Time magazine's film critic Richard Schickel inferred that he found the battle effective because it confronts Kirk with some painstakingly difficult choices; in a review of Star Trek III: The Search for Spock, Schickel mentioned that these life-and-death decisions Kirk is forced to make, as regards his ship and his son, are "the most anguishing command decisions." (Time, June 11, 1984; [7])

Internet-based film critic James Bernardinelli stated, "Noteworthy are a confrontation between the Enterprise and a Klingon bird-of-prey (although the 'battle', such as it is, is anticlimactic, with the Enterprise's defense systems going on the fritz), the scene in which Kirk orders the ship's self-destruction, and a hand-to-hand struggle between the Admiral and the Klingon commander." [8]

Critic Roger Ebert referred to the climatic quarrel between Kirk and Kruge as "the latest word in fistfights on the crumbling edges of fiery volcanoes" and to the tactic of blowing up the Enterprise as "a neat little double cross that is audacious in its simplicity." Ebert went on to say, "The showdown between the Klingons and the Enterprise crew resembles, at times, one of those Westerns where first Bart had the draw on Hoppy and then Hoppy had the draw on Bart, but the struggle to the death between Kirk and Kruge takes place against such a great apocalyptic background that we forgive all." (Chicago Sun-Times, January 1, 1984; [9])

The reference book The Gospel According to Star Trek: The Original Crew interpreted this confrontation itself as apocalyptic. The book's analysis of the battle viewed Spock as a representation of Jesus Christ and Kruge as a symbolic anti-Christ.

In her book Star Trek and History, Nancy Reagan made the point that this incident can be viewed as analogous of the international state of affairs present at the time of the movie's release. Considering that relations between the Klingons and the Federation had long been symbolic of Cold War hostilities between the United States and the Soviet Union, she noted that the Battle of Genesis, with the Klingons proving to be "highly violent and preoccupied with acquiring destructive weapons," was depicted "during the Reagan presidency and at a time of heightened Cold War tensions."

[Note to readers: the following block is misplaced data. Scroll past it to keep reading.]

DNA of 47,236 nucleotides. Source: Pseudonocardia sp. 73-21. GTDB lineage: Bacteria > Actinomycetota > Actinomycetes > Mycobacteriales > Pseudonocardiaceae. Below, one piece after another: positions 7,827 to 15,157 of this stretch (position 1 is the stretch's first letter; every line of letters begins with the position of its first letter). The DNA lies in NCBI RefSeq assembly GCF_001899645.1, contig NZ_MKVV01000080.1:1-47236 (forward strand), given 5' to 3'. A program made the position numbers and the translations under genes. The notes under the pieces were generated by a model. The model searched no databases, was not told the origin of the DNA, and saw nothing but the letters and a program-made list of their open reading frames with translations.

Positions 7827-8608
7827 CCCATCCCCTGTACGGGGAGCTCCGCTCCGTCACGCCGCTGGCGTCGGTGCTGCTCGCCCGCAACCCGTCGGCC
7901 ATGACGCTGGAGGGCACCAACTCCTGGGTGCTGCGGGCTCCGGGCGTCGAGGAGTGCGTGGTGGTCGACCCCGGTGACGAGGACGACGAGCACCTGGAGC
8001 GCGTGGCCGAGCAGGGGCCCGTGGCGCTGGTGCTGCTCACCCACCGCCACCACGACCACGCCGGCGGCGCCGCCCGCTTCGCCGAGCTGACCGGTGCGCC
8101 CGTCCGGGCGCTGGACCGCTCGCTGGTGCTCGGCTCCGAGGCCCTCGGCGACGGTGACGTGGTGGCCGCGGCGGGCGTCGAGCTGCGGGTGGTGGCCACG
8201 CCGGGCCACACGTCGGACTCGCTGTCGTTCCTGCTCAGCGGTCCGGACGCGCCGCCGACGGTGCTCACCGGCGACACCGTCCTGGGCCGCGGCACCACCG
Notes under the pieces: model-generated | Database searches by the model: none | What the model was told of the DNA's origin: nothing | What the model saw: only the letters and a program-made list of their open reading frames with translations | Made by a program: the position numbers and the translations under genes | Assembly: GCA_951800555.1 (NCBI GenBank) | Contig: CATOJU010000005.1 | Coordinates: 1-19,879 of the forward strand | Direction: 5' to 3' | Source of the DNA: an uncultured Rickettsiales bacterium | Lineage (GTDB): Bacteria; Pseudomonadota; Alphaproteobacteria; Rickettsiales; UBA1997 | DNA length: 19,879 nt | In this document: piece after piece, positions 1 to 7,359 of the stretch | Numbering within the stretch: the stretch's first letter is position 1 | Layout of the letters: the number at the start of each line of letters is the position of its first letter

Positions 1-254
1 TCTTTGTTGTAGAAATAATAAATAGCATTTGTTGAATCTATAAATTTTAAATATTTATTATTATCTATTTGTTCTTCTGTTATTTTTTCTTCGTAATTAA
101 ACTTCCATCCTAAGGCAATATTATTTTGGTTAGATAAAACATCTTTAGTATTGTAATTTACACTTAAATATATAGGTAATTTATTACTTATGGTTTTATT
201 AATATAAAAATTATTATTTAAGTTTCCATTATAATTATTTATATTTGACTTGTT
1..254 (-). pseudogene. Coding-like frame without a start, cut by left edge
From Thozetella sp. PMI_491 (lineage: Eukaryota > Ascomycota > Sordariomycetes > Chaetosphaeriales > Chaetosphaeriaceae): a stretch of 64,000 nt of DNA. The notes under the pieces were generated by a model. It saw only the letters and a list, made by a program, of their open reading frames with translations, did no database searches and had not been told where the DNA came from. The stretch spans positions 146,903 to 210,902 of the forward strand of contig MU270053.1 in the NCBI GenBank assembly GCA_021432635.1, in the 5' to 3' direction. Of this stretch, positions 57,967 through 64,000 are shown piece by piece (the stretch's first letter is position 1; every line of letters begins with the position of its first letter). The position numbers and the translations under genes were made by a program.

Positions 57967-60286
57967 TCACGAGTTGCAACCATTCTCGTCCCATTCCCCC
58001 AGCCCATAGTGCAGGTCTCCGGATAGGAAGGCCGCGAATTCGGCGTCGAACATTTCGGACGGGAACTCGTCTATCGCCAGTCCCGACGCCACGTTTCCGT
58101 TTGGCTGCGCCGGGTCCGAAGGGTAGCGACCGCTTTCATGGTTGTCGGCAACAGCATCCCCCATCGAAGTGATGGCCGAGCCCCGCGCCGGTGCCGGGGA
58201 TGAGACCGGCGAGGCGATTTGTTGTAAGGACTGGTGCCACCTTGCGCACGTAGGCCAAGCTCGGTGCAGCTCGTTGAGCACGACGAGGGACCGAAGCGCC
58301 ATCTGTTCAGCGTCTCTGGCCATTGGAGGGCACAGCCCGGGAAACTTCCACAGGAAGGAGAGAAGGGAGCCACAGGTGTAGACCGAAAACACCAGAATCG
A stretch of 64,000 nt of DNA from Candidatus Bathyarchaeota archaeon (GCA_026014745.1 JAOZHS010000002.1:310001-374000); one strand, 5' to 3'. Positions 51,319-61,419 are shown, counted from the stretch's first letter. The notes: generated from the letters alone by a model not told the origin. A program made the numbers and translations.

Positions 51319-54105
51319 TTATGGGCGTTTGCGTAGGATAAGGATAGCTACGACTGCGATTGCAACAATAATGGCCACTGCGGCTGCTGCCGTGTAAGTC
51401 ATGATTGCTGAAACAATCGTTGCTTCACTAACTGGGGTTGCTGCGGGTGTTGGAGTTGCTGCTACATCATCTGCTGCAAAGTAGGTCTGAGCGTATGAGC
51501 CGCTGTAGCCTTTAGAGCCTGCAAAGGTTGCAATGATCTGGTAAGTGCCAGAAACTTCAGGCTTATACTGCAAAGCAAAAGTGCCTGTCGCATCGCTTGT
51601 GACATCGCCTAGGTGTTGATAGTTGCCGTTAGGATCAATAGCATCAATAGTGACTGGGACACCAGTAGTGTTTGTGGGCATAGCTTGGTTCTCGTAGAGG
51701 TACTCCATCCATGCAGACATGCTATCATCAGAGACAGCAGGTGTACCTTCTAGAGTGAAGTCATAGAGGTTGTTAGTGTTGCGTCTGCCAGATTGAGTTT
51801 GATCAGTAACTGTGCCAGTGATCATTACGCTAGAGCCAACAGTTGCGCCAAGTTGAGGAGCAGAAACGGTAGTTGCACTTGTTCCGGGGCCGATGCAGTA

In his autobiography I Am Spock (hardback ed., p. 240), Leonard Nimoy imagined that the deaths in this conflict caused Spock to momentarily become concerned that Nimoy, having directed the movie, had a penchant for violence. Even though Nimoy considered himself a pacifist, he admitted that Spock had a point. The actor/director specifically observed that the mission to "beat" the "bad guys" had been a key ingredient in The Search for Spock, as with The Wrath of Khan. (The Fifty-Year Mission: The First 25 Years, p. 479)


The still of Nimoy directing the hostage situation

Although Star Trek III: The Search for Spock turned out to be the first of multiple appearances of the Oberth-class and of the Klingon Bird-of-Prey, this battle represents the only time they are shown confronting each other. The same cannot be said of the Constitution-class and the Klingon Bird-of-Prey, as they subsequently encounter each other in Star Trek V: The Final Frontier and Star Trek VI: The Undiscovered Country, involving the Enterprise-A in both cases (joined by Excelsior in the latter example). The Battle of Genesis also involved the introduction of the Klingon d'k tahg knife, which went on to appear in several later Star Trek productions.

A photograph of Leonard Nimoy directing the hostage situation portion of this incident was included in the Picard family album. Although that publication was created to be shown in Star Trek Generations, the behind-the-scenes photograph never ended up appearing on-screen.

Prior to the advent of Star Trek: Discovery, this conflict was, chronologically, the earliest battle in which the Klingons utilized cloaking technology. However, the Battle of the Binary Stars now holds that distinction.


The short story "Though Hell Should Bar the Way" establishes that the Battle of Genesis wasn't the first time Kruge encountered the Enterprise; while he was serving as a gunner aboard the IKS Kut'luch (β), that Klingon ship, under the command of Kor, fought the Enterprise during the time it was commanded by Captain Robert April, a battle which ended with the Enterprise disabling the Kut'luch.